Gauteng at the heart of SA power

2013-07-28 20:19
 (File, Duncan Alfreds, News24)

(File, Duncan Alfreds, News24)

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Johannesburg -  A one-degree Celsius drop in temperature in Gauteng alone can add an extra 400MW or more onto the country’s electricity demand.

This emerged from a tour of Eskom’s National Control Centre in Germiston, organised by the parastatal for the media.

The control centre is classified as a national key point, therefore, security is tight.

No cellphones or cameras are allowed in.

A small group of journalists toured the centre, entering at 16:00, an hour before the peak in demand begins.

System operator general manager Robbie van Heerden was the main host.

"Whatever Gauteng does, affects demand in the whole country. If you can get Gauteng managed we'd be fine," he said.

"It can be freezing cold in the Western Cape [but] it won’t affect us that much.

"When demand is unusually high, 90% of the additional load comes from Gauteng," he said.

Koeberg power station supplies 50% of the power in the Western Cape.

Eskom generates 95% of electricity in South Africa. This is equivalent to 45% of the power used in the African continent.

It also sells to and buys electricity from countries in the Southern African Development Community.

However, most of the neighbouring countries' demand is quite low when compared to South Africa, some as low as 100MW.

Van Heerden said the toughest job was to ensure a continuous balance between supply and demand.

The most difficult time begins at 17:00 when everybody comes home from work and starts cooking, turning on their geysers, lights, and heaters.

This changes at 18:00, when industry responds to peak tariffs and reduces their production for a few hours. This gives some relief of up to 800MW.

Inside the control room it’s a different environment.

A huge screen the size of a movie theatre's is on display, with figures changing every minute.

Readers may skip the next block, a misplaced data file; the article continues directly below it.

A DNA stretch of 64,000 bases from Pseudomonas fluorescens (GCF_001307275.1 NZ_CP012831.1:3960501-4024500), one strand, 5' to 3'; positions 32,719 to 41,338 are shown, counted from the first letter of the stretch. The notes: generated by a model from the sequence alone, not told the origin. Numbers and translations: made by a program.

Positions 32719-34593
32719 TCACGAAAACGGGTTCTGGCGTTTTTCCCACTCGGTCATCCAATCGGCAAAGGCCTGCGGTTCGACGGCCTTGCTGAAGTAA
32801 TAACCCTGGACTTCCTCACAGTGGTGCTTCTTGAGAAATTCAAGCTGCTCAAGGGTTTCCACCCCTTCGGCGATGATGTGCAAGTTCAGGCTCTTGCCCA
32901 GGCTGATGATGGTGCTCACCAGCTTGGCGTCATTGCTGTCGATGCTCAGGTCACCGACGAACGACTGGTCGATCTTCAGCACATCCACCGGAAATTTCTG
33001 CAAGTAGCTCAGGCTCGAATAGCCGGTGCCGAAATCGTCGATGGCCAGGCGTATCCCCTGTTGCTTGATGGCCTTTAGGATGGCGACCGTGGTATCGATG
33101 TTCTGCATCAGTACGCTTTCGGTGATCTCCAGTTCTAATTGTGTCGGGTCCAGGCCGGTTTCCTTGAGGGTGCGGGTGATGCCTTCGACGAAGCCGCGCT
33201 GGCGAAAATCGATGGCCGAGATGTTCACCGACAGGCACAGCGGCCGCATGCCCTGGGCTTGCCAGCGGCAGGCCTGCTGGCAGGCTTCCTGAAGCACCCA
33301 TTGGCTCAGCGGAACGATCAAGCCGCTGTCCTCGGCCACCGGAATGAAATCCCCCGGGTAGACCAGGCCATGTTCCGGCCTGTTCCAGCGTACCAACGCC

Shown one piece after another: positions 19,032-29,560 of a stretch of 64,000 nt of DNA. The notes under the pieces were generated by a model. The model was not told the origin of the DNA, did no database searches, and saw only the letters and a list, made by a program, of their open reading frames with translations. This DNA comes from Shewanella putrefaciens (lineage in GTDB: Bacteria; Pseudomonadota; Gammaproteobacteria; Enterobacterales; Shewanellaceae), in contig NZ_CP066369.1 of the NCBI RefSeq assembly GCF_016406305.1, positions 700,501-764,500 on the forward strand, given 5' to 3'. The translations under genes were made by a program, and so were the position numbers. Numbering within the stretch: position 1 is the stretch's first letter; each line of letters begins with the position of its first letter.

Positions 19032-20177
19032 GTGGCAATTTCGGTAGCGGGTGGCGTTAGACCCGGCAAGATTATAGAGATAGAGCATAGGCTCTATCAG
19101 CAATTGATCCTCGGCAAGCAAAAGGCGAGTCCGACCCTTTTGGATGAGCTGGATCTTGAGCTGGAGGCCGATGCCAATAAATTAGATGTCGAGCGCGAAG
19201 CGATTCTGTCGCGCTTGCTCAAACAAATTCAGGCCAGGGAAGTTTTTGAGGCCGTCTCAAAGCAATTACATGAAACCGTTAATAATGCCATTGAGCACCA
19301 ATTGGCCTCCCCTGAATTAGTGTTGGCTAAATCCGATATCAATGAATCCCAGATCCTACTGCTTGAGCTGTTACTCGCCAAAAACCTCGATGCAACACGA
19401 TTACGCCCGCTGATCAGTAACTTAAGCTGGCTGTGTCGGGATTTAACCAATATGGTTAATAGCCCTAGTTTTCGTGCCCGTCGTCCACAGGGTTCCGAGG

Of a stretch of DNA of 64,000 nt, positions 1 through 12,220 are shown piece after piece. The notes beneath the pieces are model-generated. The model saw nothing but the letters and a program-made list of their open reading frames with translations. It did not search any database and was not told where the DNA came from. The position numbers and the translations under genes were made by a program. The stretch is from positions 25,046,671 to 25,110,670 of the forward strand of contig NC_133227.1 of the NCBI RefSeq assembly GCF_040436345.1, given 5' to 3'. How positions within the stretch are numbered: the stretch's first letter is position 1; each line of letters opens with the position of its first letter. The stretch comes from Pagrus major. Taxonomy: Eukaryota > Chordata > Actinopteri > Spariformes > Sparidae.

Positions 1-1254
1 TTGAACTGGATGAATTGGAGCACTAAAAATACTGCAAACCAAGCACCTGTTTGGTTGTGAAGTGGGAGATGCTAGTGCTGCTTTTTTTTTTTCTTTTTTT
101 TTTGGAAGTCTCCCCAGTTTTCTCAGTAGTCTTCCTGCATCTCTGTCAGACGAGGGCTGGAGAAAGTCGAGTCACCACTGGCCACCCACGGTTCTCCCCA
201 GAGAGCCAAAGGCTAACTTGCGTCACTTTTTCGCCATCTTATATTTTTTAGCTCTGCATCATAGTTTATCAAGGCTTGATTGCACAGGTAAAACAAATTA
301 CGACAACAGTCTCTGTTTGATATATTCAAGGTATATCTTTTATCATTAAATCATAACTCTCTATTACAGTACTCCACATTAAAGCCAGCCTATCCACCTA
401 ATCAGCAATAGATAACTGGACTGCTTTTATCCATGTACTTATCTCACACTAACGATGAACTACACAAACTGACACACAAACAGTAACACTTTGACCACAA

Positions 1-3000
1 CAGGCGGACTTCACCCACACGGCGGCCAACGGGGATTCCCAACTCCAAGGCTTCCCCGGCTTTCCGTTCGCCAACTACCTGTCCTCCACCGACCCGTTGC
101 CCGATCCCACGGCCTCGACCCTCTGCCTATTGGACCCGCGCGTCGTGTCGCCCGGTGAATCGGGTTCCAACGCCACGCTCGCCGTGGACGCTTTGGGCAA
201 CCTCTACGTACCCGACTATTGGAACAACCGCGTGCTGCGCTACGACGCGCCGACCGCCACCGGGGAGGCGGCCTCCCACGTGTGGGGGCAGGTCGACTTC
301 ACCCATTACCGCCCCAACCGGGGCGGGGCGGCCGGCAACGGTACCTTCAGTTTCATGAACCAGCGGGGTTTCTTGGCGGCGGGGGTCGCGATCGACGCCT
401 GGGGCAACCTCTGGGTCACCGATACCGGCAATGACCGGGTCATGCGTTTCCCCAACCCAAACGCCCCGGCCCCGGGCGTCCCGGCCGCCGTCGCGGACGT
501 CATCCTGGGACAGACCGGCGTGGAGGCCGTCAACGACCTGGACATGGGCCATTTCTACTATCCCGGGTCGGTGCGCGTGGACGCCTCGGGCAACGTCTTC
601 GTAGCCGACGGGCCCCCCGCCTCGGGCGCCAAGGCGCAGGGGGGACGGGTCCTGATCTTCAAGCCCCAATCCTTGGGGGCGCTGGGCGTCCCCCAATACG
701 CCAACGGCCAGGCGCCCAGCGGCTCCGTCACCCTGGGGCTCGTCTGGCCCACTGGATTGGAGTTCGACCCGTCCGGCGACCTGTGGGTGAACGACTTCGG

The screen has a list of all the power stations on the grid. Each unit in each power station that is working and supplying power is displayed by a red dot. Units which are off-line are displayed in green.

Adjacent to that display is the amount of load the station is delivering and next to it the station's capacity.

At the bottom of the screen is a display of the total amount of the load and the capacity available.

On the right side of the giant screen is a map showing the country's transmission system.

A small digital screen is posted on the top right corner displaying the time and the frequency.

The engineers have to keep the frequency at 50 Hertz (Hz), as it represents the balance between the demand and supply.

Van Heerden said if the number was maintained at 50Hz the balance between demand and supply was optimal.

"We don't want to go below 49.8Hz," he said.


But winter is not the most difficult time for Van Heerden and his team of engineers. Summer is.

The reason is that the difference between what is needed and what is available is small, which leaves less room for the engineers to manoeuvre.

The actual control room has six engineers together with technicians who work a 12-hour shift.

The team is tested both physically and mentally before starting their career in the control room. It is made up of young engineers and seasoned ones with experience of over 20 years.

To ensure that the appropriate people work in the heart of South Africa's national power control centre, the team is also tested on their aptitude.

They are assessed on how they can handle stress.

"It is not a place for soft people. You have to remain calm and handle all situations properly," he said.

Despite the increase in demand, as it is winter, Van Heerden insisted everything was being done to prevent organised power cuts.

However, he took some time to explain the process.

When the grid is under pressure, municipalities who distribute power to homes are notified that the situation is bad.

Municipalities are then informed of how much electricity they will need to reduce.

They then design a schedule for themselves which is communicated to the residents of the area which will experience the power cuts.

A sudden power cut in some suburb should not be interpreted as Eskom going back to staggered power cuts.

"It could be maintenance in that particular area and has nothing to do with Eskom load shedding."

Another option used by Eskom is to get aluminium smelters to reduce demand. This process is within the contract that Eskom has.

Read more on:    eskom  |  energy

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